The British Foreign Office data also reveals that Majorca has seen a 132% rise in hospital admissions for sick and injured Brits in the last two years alone.
In Majorca and Ibiza there have been nine balcony falls, including three deaths, often involving young people and alcohol.

COMMENT: After Adam’s death four more Brits had falls in Magaluf, with two deaths.

Although the Foreign Office and the Association of British Travel Agents have joined collectively to promote a safety program aimed at youthful British tourists, telling binge drinkers not to drink and engage in foolish pranks that cause them to die is fruitless. Such an approach will never work, particularly when impaired peer pressure is so intensely at work:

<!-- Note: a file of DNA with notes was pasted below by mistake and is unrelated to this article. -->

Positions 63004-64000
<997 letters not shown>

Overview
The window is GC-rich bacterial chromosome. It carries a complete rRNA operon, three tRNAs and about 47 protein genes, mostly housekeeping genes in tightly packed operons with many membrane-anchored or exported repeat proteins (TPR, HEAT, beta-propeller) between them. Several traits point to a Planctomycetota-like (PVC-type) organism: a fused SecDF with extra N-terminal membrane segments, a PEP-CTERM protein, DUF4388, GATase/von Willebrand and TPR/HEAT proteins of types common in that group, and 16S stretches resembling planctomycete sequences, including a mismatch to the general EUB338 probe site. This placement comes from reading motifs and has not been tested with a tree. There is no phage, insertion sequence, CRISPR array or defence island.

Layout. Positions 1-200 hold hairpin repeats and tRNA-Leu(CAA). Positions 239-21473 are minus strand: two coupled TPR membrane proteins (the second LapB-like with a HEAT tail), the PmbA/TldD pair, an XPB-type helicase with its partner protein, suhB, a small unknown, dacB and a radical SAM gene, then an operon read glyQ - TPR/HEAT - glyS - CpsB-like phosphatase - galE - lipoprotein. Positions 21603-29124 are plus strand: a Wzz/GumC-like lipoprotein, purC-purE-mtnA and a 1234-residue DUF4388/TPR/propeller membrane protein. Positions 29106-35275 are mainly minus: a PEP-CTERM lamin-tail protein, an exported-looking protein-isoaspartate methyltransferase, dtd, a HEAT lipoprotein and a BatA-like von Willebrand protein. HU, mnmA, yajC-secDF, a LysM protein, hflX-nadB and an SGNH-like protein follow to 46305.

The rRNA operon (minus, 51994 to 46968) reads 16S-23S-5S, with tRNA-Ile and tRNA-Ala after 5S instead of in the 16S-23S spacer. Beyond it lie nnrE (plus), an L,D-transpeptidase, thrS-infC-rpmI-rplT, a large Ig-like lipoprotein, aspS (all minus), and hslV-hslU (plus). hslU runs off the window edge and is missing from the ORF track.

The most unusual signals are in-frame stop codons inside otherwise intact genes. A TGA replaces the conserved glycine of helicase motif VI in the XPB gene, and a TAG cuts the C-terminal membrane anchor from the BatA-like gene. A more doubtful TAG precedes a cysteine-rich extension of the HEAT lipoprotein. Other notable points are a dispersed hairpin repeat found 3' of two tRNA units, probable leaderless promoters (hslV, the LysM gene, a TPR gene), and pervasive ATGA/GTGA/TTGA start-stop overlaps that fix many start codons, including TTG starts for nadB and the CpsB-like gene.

http://www.fco.gov.uk 

http://www.abta.com
Considering that that I have over 35 years' experience in physical security, much of it acquired in apartment and hotel construction, Spanish hotels must come to the realization that telling someone not to do something is absurd from the outset.

The only approach that WILL discourage young British tourists from engaging in what is tantamount to Russian Roulette is a retrofitting of the balconies found in Spain, in particular, which appeal largely to partying groups.

Respectfully, I offer the British Foreign Office and the ABTA to provide them a 60% reduction off my consultation fees provided that they additionally absorb the cost of my airfare, hotel accommodations and ground expenses. Also, an in-depth White Paper, including detailed recommendations, is included in the effort.

Such an offer is designed solely to identify physical security solutions in preventing further injuries and loss of life of British tourists.

If the Foreign Office, the ABTA and Spanish hoteliers do not act soon, the human carnage will only continue to irreversibly change the lives of British parents.